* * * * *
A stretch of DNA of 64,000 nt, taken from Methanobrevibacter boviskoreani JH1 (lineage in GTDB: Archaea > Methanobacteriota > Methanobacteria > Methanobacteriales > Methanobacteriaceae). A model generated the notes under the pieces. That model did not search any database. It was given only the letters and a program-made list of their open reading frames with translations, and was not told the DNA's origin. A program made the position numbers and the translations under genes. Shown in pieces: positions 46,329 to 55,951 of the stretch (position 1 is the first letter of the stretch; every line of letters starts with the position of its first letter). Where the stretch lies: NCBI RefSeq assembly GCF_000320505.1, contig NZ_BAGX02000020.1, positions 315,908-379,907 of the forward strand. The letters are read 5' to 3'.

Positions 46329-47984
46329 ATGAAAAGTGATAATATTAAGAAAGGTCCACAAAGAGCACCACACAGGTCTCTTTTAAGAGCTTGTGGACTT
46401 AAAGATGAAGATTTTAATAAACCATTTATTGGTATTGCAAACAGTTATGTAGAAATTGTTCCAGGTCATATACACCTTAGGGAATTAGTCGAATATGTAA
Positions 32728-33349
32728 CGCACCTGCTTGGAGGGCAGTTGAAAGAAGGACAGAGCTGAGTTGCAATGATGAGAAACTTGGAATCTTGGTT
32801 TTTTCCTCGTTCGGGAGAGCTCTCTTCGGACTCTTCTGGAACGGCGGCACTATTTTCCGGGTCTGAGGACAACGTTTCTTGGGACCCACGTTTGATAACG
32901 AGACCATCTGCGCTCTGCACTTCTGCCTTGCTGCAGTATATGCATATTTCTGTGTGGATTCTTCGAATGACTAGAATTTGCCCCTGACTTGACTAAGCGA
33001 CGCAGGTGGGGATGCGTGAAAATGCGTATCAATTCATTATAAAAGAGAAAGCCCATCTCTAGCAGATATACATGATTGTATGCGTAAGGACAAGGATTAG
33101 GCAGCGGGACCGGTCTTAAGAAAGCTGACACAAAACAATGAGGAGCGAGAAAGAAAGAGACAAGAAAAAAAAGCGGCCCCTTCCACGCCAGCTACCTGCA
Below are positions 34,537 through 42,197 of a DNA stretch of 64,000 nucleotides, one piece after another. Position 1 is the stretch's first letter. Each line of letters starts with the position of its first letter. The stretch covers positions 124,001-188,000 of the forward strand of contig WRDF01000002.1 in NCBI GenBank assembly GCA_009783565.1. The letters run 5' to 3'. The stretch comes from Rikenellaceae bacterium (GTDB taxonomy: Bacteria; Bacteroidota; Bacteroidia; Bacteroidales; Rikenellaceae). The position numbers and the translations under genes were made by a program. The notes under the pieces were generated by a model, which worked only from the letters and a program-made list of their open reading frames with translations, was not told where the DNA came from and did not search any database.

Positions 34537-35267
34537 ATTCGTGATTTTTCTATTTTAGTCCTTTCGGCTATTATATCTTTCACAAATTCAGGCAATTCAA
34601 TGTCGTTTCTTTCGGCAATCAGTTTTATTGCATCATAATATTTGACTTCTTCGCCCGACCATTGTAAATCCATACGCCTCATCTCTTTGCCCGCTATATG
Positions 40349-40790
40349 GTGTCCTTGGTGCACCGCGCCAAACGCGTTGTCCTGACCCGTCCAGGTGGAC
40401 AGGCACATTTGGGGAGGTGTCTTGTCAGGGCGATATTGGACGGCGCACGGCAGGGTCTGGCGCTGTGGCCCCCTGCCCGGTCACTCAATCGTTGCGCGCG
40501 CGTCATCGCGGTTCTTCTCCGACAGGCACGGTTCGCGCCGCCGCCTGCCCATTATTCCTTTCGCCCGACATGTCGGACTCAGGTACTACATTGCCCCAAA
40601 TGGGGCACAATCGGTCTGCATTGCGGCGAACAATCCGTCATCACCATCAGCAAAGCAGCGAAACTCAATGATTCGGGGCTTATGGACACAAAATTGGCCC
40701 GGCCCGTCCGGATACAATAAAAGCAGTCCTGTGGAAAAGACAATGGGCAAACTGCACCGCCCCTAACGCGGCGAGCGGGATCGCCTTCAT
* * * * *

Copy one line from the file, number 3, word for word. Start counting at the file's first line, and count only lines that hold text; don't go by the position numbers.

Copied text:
46329 ATGAAAAGTGATAATATTAAGAAAGGTCCACAAAGAGCACCACACAGGTCTCTTTTAAGAGCTTGTGGACTT